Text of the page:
UK military ill-prepared for defence

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Theresa May
British Prime Minister Theresa May

The armed forces are ill-prepared to defend the UK against a serious military attack, a senior commander has warned the defence secretary.

In a memo before he retired in April as head of Joint Forces Command, Gen Sir Richard Barrons said key capabilities had been stripped out to save money.

He said Whitehall was “preserving the shop window” with items like aircraft carriers, the Financial Times reports.

Defence officials said Sir Richard had backed the last defence review.

The FT said it had obtained the 10-page private memo, which had been sent to Defence Secretary Sir Michael Fallon.

It followed the government’s decision to raise defence spending by nearly £5bn by 2020-21 and its pledge to meet Nato’s target to spend 2% of GDP on defence for the rest of the decade.

Sir Richard said: “Capability that is foundational to all major armed forces has been withered by design.”

He said critical technical and logistical capabilities had been “iteratively stripped out”.

“Counter-terrorism is the limit of up-to-date plans and preparations to secure our airspace, waters and territory,” he said.

“Neither the UK homeland nor a deployed force could be protected from a concerted Russian air effort.”

The Army “has grown used to operating from safe bases in the middle of its operating area, against opponents who do not manoeuvre at scale”, he said.

Manpower in all three services was dangerously squeezed and Navy ships and RAF planes had become used to depending on US support, he said.

Image copyright MOD Image caption The RAF is spending £2.5bn on 14 F-35B Lightning II stealth fighters

“Key capabilities such as radars, fire control systems and missile stocks are deficient,” he said.

“There is a sense that modern conflict is ordained to be only as small and as short term as we want to afford, and that is absurd…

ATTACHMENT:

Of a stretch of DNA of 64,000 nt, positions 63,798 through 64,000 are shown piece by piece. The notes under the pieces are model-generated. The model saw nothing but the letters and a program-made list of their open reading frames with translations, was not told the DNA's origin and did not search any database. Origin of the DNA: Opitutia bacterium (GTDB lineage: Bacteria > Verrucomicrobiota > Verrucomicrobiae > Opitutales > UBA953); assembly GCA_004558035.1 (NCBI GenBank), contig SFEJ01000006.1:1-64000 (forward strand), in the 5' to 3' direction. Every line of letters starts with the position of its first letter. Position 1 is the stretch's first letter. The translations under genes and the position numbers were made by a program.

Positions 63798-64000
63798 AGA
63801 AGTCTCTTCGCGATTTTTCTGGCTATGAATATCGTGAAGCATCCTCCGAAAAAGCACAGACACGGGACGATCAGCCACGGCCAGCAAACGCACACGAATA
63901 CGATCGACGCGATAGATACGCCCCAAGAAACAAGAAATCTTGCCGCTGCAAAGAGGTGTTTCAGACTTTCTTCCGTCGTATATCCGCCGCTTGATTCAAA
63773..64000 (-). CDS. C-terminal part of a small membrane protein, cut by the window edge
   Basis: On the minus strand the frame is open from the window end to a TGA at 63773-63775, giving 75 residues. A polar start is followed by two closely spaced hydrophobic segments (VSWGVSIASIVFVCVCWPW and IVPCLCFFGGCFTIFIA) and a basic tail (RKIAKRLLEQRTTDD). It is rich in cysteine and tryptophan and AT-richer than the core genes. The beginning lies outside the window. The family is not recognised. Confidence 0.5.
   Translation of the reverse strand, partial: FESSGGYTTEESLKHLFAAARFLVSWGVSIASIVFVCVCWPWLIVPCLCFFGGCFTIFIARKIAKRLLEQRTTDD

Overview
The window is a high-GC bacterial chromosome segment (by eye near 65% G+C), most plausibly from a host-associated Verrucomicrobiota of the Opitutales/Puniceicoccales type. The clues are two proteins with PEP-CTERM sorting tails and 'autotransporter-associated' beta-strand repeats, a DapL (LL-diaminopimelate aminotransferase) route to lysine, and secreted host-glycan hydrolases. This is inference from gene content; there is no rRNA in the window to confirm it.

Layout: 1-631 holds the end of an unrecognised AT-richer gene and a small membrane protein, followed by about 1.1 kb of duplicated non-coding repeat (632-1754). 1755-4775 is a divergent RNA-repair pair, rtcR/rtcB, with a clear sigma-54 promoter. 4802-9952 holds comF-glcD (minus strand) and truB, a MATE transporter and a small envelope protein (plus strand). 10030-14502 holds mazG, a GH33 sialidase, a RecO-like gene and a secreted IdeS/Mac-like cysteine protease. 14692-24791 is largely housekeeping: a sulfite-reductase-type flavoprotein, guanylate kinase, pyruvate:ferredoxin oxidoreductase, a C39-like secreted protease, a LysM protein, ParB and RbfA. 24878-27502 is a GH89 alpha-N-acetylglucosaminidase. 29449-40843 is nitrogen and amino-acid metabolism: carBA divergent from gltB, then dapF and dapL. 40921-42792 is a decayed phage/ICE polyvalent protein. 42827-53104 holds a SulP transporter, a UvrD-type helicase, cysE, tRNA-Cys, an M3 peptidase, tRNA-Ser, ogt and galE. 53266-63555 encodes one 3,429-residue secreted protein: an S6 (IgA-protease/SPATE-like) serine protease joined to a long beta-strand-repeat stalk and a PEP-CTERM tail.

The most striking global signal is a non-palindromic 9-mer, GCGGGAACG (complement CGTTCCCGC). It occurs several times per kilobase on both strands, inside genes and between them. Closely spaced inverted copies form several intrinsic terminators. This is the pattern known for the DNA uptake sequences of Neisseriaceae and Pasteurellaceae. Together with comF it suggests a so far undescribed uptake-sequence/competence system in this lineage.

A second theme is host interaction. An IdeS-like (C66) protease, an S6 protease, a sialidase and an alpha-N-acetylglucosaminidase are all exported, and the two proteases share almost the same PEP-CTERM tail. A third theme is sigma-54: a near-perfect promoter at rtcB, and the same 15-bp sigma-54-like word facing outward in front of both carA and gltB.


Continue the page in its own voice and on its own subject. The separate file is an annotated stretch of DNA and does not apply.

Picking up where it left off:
“The failure to come to terms with this will not matter at all if we are lucky in the way the world happens to turn out, but it could matter a very great deal if even a few of the risks now at large conspire against the UK.”

Sir Richard served as head of Joint Forces Command between 2013 and 2016, a role that saw him in charge of more than 20,000 military and civilian personnel across all three services.

It is not the first time a senior British military commander has spoken against defence cuts.

But BBC defence correspondent Jonathan Beale said other criticism had not contained so much detail or been expressed as starkly.

A defence source has questioned the motive behind the release of the memo, wondering if it was “sour grapes” as Sir Richard had been one of the candidates put forward for promotion as head of the armed forces but was turned down.

Major General Tim Cross, who served in the British army for 40 years, told BBC Radio 5 live that the UK was no longer prepared to fight a “conventional war”.

And he said any suggestion of sour grapes on Sir Richard’s behalf was “wrong and unfair”, and that he was “simply highlighting a reality”.

Gen Cross added that in recent years the UK has “gone through a period of what’s called the wars of choice – in other words, we’ve decided whether we want to engage or not”.

“The concern today, and it’s not a new concern, it’s been emerging over the last few years, is the re-emergence of Russia, of China, and the need to be capable of fighting a conventional war in the old style sense, as opposed to those in Iraq, Afghanistan and counter-terrorism.

“There’s no doubt that we need to look at the issues Richard has highlighted, because the problem is the equipment for this sort of campaign is hugely expensive.”

Gen Cross also told the Today programme that Sir Richard had established the “hugely important” Joint Force Command, which “looks pan-defence”, examining areas such as cyber warfare, medical, logistics, information and surveillance.

A Ministry of Defence spokesman said: “Our defence review last year put in place a plan for more ships, planes and troops at readiness, alongside greater spending on cyber and special forces. That plan was backed by a rising defence budget.

“And, crucially, it was backed by all of the service chiefs, who were heavily involved putting it together.”

Source: BBC

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